Fairgrounds Farmers Market now accepting EBT cards for food

Fairgrounds Farmers Market now accepting EBT cards for food
June 08
03:00 2017

Healthy eating just got easier for many low-income families in Forsyth County.

Vendors at the Farmer’s Market at the Dixie Classic Fairgrounds are now accepting EBT (electronic benefit transfer) cards by way of tokens that SNAP (Supplemental Nutritional Assistance Program) participants can use to purchase fresh vegetables, meats, and other food products.

May 20 was the first Saturday that the program was in operation, but a kick-off event will be held in June to promote the program to area residents. A training session for market vendors held on May 18 acquainted farmers with procedures for accepting the tokens that are exchanged for cash received from EBT cards.

According to Ed McNeil, director of communications for the City of Winston-Salem, more than 1,500 SNAP users are located within a one-mile radius of the fairgrounds. The city will be promoting the new program through digital and social media, such as Facebook and Instagram, as well as newspaper ads and flyers at local food pantries.

The procedure is simple. Customers come to the market office and use their cards to withdraw amounts from their EBT cards that they anticipate using to purchase produce or other food products from vendors. The market then gives them tokens valued at $1 each in exchange for their money. Customers then pay for purchases from vendors with the tokens, and at the end of the day, the vendors return the tokens to the market office, where they submit a request for payment in the amount of the tokens they received.

All vendors at the Dixie Classic Farmer’s Market must accept the tokens; however, they can only be used to purchase foods that will be taken home or eaten off site. Produce, meat, bread, bakery goods, cereal, dairy, jams, jellies, pickles, honey, plants and seeds that produce edible food such as tomato plants, and ground coffee in bags can all be purchased using the tokens. Items such as pastries or cups of coffee that customers consume on site cannot be purchased with tokens.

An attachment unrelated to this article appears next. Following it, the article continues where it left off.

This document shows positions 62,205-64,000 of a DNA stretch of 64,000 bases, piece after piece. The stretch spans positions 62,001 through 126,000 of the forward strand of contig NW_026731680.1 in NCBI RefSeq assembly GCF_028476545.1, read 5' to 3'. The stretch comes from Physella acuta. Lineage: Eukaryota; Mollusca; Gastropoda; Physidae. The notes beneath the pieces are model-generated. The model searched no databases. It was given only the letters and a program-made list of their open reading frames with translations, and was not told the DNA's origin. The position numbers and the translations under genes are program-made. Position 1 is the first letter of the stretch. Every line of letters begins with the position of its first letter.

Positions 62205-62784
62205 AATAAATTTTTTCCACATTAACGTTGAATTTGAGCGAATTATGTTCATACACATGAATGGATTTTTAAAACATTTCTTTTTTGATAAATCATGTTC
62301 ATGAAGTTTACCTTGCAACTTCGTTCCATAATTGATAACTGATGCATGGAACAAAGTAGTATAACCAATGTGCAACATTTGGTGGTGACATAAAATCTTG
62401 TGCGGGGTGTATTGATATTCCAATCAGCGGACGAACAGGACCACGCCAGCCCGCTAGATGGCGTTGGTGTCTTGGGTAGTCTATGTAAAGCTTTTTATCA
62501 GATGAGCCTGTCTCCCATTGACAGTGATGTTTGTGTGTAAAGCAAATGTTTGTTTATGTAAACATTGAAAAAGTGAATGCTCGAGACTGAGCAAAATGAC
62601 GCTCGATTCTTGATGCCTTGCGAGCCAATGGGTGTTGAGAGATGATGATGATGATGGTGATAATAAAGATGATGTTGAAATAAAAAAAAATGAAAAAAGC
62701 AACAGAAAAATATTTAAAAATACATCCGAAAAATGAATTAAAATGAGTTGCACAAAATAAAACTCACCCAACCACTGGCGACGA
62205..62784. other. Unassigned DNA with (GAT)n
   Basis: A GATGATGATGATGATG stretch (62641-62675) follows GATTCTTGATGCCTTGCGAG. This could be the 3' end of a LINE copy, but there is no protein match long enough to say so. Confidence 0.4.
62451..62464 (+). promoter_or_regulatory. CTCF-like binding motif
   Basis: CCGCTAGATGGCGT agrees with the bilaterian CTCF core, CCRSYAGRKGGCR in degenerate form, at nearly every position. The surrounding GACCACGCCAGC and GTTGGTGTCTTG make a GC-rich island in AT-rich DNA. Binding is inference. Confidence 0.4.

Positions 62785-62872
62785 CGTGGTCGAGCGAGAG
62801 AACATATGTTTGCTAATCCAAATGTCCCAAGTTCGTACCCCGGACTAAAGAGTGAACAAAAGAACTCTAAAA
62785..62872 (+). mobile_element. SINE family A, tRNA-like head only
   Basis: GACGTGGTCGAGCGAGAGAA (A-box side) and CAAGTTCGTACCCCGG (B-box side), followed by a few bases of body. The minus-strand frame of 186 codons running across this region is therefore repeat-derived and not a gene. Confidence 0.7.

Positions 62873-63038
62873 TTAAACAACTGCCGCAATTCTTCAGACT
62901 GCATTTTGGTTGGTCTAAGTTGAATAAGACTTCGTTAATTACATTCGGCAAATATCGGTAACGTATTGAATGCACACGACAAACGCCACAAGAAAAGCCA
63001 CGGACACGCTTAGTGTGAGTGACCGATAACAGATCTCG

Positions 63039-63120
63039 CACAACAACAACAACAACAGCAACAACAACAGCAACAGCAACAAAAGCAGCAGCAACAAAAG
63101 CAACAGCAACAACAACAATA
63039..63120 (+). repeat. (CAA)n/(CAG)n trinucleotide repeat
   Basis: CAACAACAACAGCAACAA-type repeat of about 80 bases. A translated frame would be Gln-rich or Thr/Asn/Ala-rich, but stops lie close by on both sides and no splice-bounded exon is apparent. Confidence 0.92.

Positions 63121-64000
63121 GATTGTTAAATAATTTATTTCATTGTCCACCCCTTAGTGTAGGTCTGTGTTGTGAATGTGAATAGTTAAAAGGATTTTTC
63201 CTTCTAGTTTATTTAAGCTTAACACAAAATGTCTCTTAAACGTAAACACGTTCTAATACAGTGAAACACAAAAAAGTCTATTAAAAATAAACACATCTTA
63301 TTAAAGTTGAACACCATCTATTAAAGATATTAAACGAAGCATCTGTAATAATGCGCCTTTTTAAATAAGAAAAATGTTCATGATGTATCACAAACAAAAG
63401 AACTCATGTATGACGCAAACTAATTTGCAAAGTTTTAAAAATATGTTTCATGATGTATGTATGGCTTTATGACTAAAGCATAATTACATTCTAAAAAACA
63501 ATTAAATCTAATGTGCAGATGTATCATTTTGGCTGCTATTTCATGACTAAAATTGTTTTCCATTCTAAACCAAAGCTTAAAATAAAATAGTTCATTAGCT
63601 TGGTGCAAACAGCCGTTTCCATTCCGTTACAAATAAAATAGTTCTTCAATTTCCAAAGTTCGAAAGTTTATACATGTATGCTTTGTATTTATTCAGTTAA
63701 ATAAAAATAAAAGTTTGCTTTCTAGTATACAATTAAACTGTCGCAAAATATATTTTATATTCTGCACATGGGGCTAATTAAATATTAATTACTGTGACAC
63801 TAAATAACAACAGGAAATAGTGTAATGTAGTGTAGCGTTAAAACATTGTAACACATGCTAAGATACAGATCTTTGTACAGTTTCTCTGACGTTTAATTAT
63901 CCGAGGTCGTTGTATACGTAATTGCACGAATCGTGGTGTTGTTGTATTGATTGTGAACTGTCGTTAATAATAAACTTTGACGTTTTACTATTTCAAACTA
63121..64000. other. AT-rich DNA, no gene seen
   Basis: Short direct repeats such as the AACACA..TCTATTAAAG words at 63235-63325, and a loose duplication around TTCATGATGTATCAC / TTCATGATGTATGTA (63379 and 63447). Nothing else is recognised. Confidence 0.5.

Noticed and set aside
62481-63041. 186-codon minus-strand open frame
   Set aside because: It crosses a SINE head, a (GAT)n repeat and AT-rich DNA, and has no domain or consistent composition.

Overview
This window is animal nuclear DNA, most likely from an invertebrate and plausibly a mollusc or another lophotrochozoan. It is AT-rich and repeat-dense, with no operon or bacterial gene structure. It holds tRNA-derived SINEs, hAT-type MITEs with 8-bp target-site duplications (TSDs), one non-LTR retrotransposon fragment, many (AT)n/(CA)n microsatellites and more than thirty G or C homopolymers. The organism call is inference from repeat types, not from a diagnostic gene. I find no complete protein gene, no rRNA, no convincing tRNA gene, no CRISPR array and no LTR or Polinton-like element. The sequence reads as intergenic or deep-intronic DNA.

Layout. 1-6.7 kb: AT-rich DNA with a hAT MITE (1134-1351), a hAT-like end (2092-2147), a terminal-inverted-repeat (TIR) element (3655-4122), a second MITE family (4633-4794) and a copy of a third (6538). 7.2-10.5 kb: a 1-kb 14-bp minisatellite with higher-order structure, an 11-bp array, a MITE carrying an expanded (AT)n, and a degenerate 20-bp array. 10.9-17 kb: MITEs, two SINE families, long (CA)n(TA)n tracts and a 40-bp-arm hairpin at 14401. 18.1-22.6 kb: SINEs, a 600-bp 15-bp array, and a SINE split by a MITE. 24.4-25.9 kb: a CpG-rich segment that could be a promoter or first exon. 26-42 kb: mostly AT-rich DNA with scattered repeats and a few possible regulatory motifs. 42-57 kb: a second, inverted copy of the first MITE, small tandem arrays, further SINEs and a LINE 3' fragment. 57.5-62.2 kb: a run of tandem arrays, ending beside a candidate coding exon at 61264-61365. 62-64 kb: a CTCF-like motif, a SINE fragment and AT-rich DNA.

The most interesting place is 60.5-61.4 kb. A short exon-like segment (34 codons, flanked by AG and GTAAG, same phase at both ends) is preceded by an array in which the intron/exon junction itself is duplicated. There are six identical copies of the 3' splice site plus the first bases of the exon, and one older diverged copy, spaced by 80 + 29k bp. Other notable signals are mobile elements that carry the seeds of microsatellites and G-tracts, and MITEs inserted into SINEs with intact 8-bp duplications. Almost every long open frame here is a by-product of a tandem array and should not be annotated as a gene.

Vendors cannot give change back from tokens, so if a customer purchases $4.50 worth of product and uses five tokens ($5 in value), they will not receive 50 cents back. However, if they purchase $4.50 worth of product and use four tokens ($4) plus $1 cash, the vendor can give 50 cents back, which would come from the cash presented, not the token.

The vendors were given an opportunity to try out the new procedure by “selling” greens to a SNAP customer who volunteered to be their test customer. Several vendors participated in the role play, either with an even exchange for tokens, or when there would be change involved. They appreciated the opportunity to test the system at the training, and then during the “soft opening” on May 20 to feel comfortable with the program before the kickoff later in June.

Cobblestones Market, which is open on Saturdays at Old Salem, also accepts EBT cards, but their tokens are a different color. Customers cannot use tokens from the Fairgrounds Farmers Market at Cobblestones or vice versa. However, if customers do not use all their tokens in one visit, they can continue to use them on future visits or return the tokens at the market office to have the money returned to their EBT card.

Vendors were positive about not only how this program will help their business, but how it will provide an opportunity for low-income people to eat fresh, healthy food.

Sharon Hill of Hill Family Farm in Germanton is a new vendor at the Farmer’s Market. She and her husband both work full-time jobs, but also work on their family farm with the goal of farming fulltime after retirement.

Hill commented, “I feel positive because I want to eat healthy food and support local farmers and I like giving this option to make healthy choices to others.” Hill Family Farm sells hot peppers, jams, wheat bread and their signature habanero strawberry jam at the Farmer’s Market.

Lynne Mitchell, community nutritionist with the Forsyth County Department of Public Health, was pleased with the response of the vendors at the training session.

“I am excited about this program because it improves access to fresh food for low-income people in our community.”

The Farmers Market at the Dixie Classic Fair grounds is open every Saturday from 6 a.m. to 1 p.m. Entrance is through the parking area off 27th street.  Follow them on Facebook at WS Fairgrounds Farmers Market.

Submitted photo- Kim Eyer of Mill River Farm, and Isha Summers practice paying with cash and tokens at the Farmer’s Market vendors training.

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